Every Major Republican to Speak Out Against Trump Just Days Before Election

Senator Ben Sasse (R-NE) has become the latest senior Republican to criticize President Donald Trump ahead of the presidential election on November 3. The president is currently trailing former Vice President Joe Biden in the polls.

In a telephone town hall on Wednesday, Sasse told constituents that a Trump loss "looks likely" and called him a "a TV-obsessed, narcissistic individual," according to a recording obtained by the Washington Examiner, which the New York Times says it has authenticated.

"We are staring down the barrel of a blue tsunami," Sasse said, warning that the country could see a "Venezuela style" Supreme Court - suggesting Democrats will pack the court if they win in a landslide.

"The way he kisses dictators' butts," Sasse said. "I mean, the way he ignores that the Uighurs are in literal concentration camps in Xinjiang right now. He hasn't lifted a finger on behalf of the Hong-Kongers."

"The United States now regularly sells out our allies under his leadership, the way he treats women, spends like a drunken sailor," he said.

With just 18 days before the presidential election, a significant number of prominent Republicans have distanced themselves from the president, including those still in office.

On October 14, Massachusetts Governor Charlie Baker said he would not be supporting Trump in November. Baker had previously revealed he hadn't voted for Trump in 2016 or in his state's Republican primary.

"The governor cannot support Donald Trump for president and is focused on seeing Massachusetts through the pandemic," Baker's communications director Lizzy Guyton told a CNN affiliate. "He'll leave the election analysis to the pundits."

Baker was one of four GOP governors who refused to sign a letter supporting the confirmation of Supreme Court nominee Amy Coney Barrett. The others were Larry Hogan of Maryland, Phil Scott of Vermont and Chris Sununu of New Hampshire.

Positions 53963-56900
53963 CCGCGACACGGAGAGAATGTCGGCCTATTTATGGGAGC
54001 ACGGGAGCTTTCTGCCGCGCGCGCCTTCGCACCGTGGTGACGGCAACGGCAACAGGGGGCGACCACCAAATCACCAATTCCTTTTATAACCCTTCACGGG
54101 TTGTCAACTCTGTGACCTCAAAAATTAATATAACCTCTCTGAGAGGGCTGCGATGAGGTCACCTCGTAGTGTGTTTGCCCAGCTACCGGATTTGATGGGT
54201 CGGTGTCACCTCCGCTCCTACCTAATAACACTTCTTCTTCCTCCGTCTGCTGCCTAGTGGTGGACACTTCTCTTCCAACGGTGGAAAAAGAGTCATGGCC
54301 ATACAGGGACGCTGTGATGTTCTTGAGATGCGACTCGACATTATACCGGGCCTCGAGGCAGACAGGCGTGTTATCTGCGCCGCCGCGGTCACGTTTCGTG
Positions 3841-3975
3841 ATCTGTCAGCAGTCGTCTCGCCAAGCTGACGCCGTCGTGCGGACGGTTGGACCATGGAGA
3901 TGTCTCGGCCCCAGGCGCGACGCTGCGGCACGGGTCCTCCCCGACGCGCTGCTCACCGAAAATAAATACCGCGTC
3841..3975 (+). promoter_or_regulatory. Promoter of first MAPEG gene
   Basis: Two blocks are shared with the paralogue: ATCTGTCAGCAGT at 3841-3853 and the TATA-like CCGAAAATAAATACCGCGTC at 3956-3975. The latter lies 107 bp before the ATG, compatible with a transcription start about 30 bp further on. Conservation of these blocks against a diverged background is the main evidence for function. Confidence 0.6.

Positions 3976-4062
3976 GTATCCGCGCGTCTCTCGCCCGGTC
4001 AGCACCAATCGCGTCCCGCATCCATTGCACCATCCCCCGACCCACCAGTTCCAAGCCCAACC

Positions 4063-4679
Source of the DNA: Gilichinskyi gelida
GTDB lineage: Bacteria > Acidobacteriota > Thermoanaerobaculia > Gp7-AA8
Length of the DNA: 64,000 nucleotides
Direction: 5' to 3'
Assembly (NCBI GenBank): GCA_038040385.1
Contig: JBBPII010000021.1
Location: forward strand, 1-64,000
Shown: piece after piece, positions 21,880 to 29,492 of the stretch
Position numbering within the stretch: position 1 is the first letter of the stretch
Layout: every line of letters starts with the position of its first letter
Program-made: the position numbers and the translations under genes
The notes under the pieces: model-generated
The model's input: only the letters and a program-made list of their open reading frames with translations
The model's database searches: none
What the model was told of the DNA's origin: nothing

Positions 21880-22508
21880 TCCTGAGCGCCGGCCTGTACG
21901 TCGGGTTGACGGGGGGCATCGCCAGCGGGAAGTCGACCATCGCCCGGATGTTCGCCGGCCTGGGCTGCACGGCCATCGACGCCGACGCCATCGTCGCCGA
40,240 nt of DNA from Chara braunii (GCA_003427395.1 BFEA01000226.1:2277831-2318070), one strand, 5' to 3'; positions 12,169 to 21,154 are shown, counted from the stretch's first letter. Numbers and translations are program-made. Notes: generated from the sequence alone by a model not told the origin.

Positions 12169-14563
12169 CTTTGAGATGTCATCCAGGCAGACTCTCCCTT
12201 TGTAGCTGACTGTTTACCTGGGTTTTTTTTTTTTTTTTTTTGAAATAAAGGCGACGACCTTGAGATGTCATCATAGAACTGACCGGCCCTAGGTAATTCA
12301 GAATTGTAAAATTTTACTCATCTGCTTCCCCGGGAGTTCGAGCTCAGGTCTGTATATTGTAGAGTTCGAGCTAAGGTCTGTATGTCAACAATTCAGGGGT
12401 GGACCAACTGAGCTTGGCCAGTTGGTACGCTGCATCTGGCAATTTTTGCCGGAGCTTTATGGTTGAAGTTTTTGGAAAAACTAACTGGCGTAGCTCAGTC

Senator Mitt Romney of Utah criticized Trump's rhetoric in a statement on October 13. Romney, the 2012 Republican presidential candidate, also highlighted some of the Democrats' behavior.

"The President calls the Democratic vice presidential candidate 'a monster;' he repeatedly labels the speaker of the House 'crazy;' he calls for the Justice Department to put the prior president in jail; he attacks the governor of Michigan on the very day a plot is discovered to kidnap her," Romney said.

"The consequence of the crescendo of anger leads to a very bad place. No sane person can want that," Romney went on.

Though Sasse, Romney and Baker are the most recent senior Republicans to speak out, there has been growing criticism of the president throughout the presidential campaign.

On June 8 former Republican Secretary of State Colin Powell said Trump had "drifted away" from the Constitution and later publicly backed Biden for president. He did note vote for Trump in 2016.

Maryland's Larry Hogan has been particularly critical of the president's handling of COVID-19, writing of Trump in the Washington Post on July 16 that "instead of listening to his own public health experts, the president was talking and tweeting like a man more concerned about boosting the stock market or his re-election'"

John Kasich, a Republican and former governor of Ohio, spoke at the Democratic National Convention on August 17 and endorsed Biden, while Cindy McCain, wife of the late Senator John McCain, backed Biden because "he's the better man."

Former Senator Jeff Flake of Arizona said on August 24 that Trump is "not a conservative" and called him a "chaos president." He has also been a critic of the president in the past.

"I was a Republican long before the President ever called himself one. And I'll be a Republican long after identifying as such is no longer useful to him," Flake said.

Senator Ben Sasse of Nebraska
U.S. Sen. Ben Sasse (R-NE) looks on during the fourth day of the Supreme Court confirmation hearing for nominee Judge Amy Coney Barrett before the Senate Judiciary Committee on Capitol Hill on October 15 in Washington, D.C. With less than a month until the presidential election, President Donald Trump tapped Amy Coney Barrett to be his third Supreme Court nominee in just four years. If confirmed, Barrett would replace the late Associate Justice Ruth Bader Ginsburg. Sasse is the latest Republican to criticize Trump ahead of the election. Kevin Dietsch/Getty Images